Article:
WASHINGTON (AFP) – Elected on a promise of a more transparent government, President Barack Obama has taken "unprecedented" aim at leakers who divulge classified information to journalists, critics say.
"We've seen the current president bringing five prosecutions so far... against people for whistleblowing, for leaks of classified information," said Daniel Ellsberg, famous for his 1971 leak of the "Pentagon Papers," which helped turn the tide of public opinion against the Vietnam War.
"All previous presidents put together brought three prosecutions... We see a campaign here against whistleblowing that is highly unprecedented in legal terms."
The White House declined to answer questions about its policy towards those who leak government secrets.
The five prosecutions include the case of US soldier Bradley Manning, who is accused of having handed hundreds of thousands of classified military and diplomatic documents to WikiLeaks.
Manning, 23, was arrested in June while deployed to Iraq, amid suspicions he was responsible for passing a trove of secret US government documents to the whistle-blowing website, many of which were then published around the world.
Earlier this month, the military unveiled 22 additional charges against Manning including "aiding the enemy", which carries a potential death sentence, though the army said it would not seek capital punishment.
US investigators have failed so far to establish a direct link between the Manning and the website, which began publishing the documents last year.
Rights groups have criticized the conditions of Manning's detention at a Marine base in Quantico, Virginia.
And earlier this month State Department spokesman PJ Crowley was forced to resign after publicly criticizing the "ridiculous, counterproductive and stupid" way in which he is being treated.
Another accused leaker facing possible prison time is Jeffrey Sterling, a former CIA operative accused of passing US secrets to the New York Times.
And Thomas Drake is said to have revealed the existence of the George W. Bush administration's warrantless wiretapping program. His trial is set to begin in Baltimore next month.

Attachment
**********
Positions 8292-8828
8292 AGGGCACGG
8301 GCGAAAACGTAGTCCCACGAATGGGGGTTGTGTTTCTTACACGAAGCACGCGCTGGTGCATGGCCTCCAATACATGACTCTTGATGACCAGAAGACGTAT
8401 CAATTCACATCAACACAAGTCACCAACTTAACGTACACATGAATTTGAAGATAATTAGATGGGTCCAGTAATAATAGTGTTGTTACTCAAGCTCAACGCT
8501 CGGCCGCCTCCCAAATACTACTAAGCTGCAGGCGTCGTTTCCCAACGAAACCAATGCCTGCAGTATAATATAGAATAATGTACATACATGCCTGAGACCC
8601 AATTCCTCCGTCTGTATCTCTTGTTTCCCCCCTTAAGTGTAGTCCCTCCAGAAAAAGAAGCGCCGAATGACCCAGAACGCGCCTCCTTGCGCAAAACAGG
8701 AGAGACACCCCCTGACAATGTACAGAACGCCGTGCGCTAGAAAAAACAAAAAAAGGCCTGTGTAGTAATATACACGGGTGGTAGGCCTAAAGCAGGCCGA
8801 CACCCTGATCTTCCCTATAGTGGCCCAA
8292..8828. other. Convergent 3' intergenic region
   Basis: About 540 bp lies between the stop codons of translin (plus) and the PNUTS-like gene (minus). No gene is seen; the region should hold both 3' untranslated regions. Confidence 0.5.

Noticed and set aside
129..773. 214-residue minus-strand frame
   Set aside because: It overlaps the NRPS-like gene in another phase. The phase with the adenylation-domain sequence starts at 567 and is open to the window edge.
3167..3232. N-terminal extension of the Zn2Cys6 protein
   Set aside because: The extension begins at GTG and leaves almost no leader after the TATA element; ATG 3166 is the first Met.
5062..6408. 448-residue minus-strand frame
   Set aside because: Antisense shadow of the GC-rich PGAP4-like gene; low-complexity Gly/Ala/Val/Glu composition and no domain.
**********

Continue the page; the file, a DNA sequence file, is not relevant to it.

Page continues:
Despite the barrage of prosecutions, experts say the government will have a heavy burden in proving its case under a 1917 espionage law.
"One of the statutes says that you have to give this information... 'with the intent or reason to believe that this information is to be used to the injury of the US'," said Andrew Contiguglia, an expert on constitutional law.
"In the situation that you have here, there are former CIA operatives, military operatives, taking the information and giving it off to press people, not spies," he said.
"What makes us think that when we give information to the press, that info is going to be used to the injury of the US?"
He goes on to argue that the leaks are part of the American system.
"It's important that in order to strenghten our democracy, we have to keep our government honest, and the only way to keep our government honest is to give access to that information," he said.
Dan Marcus, a law professor at the American University in Washington, says it's possible to read too much into the administration's probes.
"All presidents and all national security branch officials worry about unauthorized leaks," he said.
"There's always been a great concern in the governments about leaks of damaging national security information, and I don't think that's changed dramatically from one administration to another."
He added that there is a bit of a double standard at play.
"There is a certain amount of hypocrisy," Marcus said.
"There are good reasons for the government trying to keep certain information secret (but) government officials often leak some information when they believe it is in the interest of the government to do so."